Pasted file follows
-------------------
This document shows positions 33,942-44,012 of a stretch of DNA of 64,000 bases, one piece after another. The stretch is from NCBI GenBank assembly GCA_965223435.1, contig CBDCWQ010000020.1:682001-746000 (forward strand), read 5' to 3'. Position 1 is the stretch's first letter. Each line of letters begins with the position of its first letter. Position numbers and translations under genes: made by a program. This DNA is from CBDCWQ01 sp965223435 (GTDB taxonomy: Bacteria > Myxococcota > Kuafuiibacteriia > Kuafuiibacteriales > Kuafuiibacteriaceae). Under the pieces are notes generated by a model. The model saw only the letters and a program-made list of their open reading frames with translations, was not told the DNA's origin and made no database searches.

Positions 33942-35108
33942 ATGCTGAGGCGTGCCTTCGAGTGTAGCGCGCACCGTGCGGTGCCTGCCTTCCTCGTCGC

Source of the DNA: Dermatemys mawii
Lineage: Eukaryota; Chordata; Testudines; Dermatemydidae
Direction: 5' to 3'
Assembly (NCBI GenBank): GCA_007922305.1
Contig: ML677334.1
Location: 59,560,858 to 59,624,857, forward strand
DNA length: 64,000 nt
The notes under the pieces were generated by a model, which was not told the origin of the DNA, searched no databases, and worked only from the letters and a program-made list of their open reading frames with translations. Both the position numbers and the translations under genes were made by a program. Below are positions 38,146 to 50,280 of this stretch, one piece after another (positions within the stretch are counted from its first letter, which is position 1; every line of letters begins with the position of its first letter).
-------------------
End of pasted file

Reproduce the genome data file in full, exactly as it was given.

This document shows positions 33,942-44,012 of a stretch of DNA of 64,000 bases, one piece after another. The stretch is from NCBI GenBank assembly GCA_965223435.1, contig CBDCWQ010000020.1:682001-746000 (forward strand), read 5' to 3'. Position 1 is the stretch's first letter. Each line of letters begins with the position of its first letter. Position numbers and translations under genes: made by a program. This DNA is from CBDCWQ01 sp965223435 (GTDB taxonomy: Bacteria > Myxococcota > Kuafuiibacteriia > Kuafuiibacteriales > Kuafuiibacteriaceae). Under the pieces are notes generated by a model. The model saw only the letters and a program-made list of their open reading frames with translations, was not told the DNA's origin and made no database searches.

Positions 33942-35108
33942 ATGCTGAGGCGTGCCTTCGAGTGTAGCGCGCACCGTGCGGTGCCTGCCTTCCTCGTCGC

Source of the DNA: Dermatemys mawii
Lineage: Eukaryota; Chordata; Testudines; Dermatemydidae
Direction: 5' to 3'
Assembly (NCBI GenBank): GCA_007922305.1
Contig: ML677334.1
Location: 59,560,858 to 59,624,857, forward strand
DNA length: 64,000 nt
The notes under the pieces were generated by a model, which was not told the origin of the DNA, searched no databases, and worked only from the letters and a program-made list of their open reading frames with translations. Both the position numbers and the translations under genes were made by a program. Below are positions 38,146 to 50,280 of this stretch, one piece after another (positions within the stretch are counted from its first letter, which is position 1; every line of letters begins with the position of its first letter).